Sun baked villages blend into tea plantations like the rows of crowded tea-trees striped through the Bangladeshi countryside.

At the end of a dusty road, just before a three-way Y intersection sits a small shack with bolts of light crackling through it’s unlit thatch interior.

I’d been riding for hours, feverish from accidentally downing a tall glass of tap water a few days earlier, happy to be breathing fresh air and drinking in sunlight.

I passed by a restaurant and doubled back in hunger – a good sign I was starting to overcome whatever bug roiled my gut.

Surprised or amused, pairs of eyes glowed in the darkness and watched as I took a seat at a wooden bench, across from a man in a striped shirt.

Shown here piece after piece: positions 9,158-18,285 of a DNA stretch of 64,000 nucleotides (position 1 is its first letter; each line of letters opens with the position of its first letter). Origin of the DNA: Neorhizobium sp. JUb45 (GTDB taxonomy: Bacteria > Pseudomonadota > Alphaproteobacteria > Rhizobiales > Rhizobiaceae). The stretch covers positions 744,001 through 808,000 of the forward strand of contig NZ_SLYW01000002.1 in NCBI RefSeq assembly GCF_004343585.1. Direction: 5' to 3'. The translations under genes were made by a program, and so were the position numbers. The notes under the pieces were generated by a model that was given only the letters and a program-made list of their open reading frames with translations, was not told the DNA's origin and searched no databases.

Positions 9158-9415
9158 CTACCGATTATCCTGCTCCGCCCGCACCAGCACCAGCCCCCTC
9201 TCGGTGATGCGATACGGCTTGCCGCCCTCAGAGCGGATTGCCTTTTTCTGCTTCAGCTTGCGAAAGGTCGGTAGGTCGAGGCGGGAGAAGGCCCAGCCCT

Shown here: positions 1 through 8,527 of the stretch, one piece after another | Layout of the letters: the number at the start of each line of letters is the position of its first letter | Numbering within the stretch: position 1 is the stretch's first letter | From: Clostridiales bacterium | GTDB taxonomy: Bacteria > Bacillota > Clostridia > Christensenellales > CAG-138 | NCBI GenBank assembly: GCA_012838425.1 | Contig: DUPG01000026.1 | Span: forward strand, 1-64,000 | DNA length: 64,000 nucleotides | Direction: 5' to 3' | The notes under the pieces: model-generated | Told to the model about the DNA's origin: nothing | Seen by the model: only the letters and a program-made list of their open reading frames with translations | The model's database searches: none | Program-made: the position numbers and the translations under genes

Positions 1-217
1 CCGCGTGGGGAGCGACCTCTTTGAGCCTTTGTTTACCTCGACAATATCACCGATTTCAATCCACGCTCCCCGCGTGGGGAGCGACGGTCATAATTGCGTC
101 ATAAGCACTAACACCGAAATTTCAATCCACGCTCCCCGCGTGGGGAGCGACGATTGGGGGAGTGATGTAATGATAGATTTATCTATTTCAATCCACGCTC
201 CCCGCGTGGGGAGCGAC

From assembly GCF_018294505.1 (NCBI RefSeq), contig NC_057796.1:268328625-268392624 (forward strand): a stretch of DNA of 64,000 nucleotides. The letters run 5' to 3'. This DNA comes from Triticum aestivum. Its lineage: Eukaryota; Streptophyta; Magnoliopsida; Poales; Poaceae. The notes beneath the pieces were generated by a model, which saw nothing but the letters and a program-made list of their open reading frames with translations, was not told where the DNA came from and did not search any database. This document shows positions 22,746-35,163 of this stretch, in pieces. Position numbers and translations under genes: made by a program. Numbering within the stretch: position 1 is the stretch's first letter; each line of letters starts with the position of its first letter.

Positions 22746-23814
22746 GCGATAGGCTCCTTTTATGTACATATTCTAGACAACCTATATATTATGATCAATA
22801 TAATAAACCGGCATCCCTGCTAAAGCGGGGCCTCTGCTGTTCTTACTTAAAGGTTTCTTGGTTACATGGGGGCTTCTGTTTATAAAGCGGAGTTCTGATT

The owner came over and (in Bengla) asked to take my order. Rather than struggle with the language barrier, I walked to his prep area and pointed to the only dish available – a simple, yet delicious lentil & rice concoction that cost 12-cents.

Sated, happy and feeling recharged, I went on my way, but not before shooting a few photos of this deliciously simple establishment.


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